US macro data continues to come in on the weak side. The ISM manufacturing index, a very important indicator, fell to 49 instead of increasing to 51. Anything under 50 means that US manufacturing is contracting; this is what we see during recessions. Also, this was the weakest reading since June 2009. Construction spending rose much less than expected, as did factory orders. ISM services, while still over 50, came in less than the consensus estimate. Initial jobless claims were slightly weaker than expected. Finally, the big report of the week was payrolls. While May was slightly better than expected, April and March were revised lower….largely offsetting the entire beat in May. The headline unemployment rate rose to 7.6%; it was supposed to stay steady at 7.5%. Average hourly earnings were expected to grow; instead, they stagnated (ie. showed zero growth). At the same time, the employment-to-population ratio and the labor force participation rate are both hovering near 30 year lows. The US labor market is suffering. It has been suffering for over 5 years, and most importantly, it’s not showing any signs of improving in a meaningful way.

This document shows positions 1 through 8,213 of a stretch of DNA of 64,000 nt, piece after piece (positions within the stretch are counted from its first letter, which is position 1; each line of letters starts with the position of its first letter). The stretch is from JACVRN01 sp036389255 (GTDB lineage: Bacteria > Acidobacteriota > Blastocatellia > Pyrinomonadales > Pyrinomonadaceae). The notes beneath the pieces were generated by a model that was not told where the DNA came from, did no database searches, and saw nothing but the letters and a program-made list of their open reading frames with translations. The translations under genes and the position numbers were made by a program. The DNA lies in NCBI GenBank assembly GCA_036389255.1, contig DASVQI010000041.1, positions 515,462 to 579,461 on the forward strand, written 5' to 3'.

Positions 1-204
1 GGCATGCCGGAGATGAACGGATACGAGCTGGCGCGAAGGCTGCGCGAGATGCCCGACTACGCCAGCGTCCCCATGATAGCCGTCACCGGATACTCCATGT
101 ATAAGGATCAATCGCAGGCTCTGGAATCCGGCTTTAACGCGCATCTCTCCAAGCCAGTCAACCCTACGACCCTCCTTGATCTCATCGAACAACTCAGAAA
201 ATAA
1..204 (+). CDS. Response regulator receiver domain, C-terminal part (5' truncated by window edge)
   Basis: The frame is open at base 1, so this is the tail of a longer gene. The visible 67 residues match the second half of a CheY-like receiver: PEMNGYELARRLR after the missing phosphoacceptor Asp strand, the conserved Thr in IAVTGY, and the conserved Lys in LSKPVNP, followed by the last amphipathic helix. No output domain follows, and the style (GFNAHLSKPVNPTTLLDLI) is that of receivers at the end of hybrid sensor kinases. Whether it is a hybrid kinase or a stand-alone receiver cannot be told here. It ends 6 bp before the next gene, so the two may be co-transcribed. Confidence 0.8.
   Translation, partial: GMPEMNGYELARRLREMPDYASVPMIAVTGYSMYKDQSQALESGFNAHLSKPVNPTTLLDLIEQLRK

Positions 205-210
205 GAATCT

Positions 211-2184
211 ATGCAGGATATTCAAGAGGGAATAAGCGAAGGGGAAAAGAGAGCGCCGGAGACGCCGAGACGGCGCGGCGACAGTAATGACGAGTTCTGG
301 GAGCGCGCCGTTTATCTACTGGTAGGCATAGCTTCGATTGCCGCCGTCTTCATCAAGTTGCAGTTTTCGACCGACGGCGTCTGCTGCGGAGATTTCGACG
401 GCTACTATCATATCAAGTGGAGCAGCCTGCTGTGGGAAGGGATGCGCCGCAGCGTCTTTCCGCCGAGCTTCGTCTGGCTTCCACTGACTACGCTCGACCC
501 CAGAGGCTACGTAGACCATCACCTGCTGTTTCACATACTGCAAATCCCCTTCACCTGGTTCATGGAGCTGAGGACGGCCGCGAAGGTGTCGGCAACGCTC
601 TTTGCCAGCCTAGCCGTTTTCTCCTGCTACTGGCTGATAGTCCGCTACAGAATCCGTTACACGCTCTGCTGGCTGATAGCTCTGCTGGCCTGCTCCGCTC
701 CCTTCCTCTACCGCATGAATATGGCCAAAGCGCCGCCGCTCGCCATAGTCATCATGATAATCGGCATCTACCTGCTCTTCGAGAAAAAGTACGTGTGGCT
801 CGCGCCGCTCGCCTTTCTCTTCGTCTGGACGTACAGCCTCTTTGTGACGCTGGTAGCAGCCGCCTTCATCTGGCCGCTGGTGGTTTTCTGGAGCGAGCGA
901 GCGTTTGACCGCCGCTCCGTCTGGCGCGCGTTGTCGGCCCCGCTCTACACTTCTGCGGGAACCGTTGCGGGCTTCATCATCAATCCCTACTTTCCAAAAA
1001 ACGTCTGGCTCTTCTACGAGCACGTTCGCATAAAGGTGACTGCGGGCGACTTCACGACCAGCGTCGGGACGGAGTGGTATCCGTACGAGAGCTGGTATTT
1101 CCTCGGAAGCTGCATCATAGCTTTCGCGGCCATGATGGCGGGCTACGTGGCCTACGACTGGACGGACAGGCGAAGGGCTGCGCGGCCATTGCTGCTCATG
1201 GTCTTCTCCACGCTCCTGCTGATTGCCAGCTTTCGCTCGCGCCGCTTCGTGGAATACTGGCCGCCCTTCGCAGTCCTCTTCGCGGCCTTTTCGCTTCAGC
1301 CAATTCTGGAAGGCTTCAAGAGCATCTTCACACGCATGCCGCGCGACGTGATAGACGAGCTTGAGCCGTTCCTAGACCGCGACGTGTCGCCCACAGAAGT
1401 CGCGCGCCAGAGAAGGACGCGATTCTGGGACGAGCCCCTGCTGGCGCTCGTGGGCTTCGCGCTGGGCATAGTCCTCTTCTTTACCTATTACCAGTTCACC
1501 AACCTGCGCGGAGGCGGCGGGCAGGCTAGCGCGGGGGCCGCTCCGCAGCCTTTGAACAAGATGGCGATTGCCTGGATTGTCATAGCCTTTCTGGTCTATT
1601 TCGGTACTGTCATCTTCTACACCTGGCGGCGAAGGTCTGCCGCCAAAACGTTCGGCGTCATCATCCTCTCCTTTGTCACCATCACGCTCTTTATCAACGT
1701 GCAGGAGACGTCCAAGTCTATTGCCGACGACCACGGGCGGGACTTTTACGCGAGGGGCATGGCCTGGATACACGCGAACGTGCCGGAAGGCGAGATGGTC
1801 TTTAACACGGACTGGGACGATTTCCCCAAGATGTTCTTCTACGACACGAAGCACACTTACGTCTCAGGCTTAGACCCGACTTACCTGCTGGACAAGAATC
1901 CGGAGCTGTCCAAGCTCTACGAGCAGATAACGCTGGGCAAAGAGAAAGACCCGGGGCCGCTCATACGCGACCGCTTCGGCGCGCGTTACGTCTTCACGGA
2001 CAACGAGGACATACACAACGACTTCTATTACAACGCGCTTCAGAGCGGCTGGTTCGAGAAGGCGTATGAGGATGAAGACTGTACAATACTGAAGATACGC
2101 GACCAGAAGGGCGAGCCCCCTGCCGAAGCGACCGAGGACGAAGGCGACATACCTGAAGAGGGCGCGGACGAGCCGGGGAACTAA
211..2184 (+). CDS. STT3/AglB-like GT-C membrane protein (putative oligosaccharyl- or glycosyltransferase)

Technically, the S&P downtrend, on the daily charts, is still in effect. The uptrend on the weekly resolution, however, has not been broken. Very soon, either the weekly uptrend will be broken, or the downtrend on the daily charts will reverse and rejoin the uptrend on the weekly charts.

Last week, we touched on the ominous sign that prices in fixed income markets are falling (ie. yields are rising) and that this if often a precursor, or leading indicator, of a drop in prices in equity markets.

This time, a closer look at the US Treasury market is warranted. At the end of last week, yields on the US 10 year Treasury shifted into positive territory for the first time in almost two years, as prices of Treasuries continued to sell off.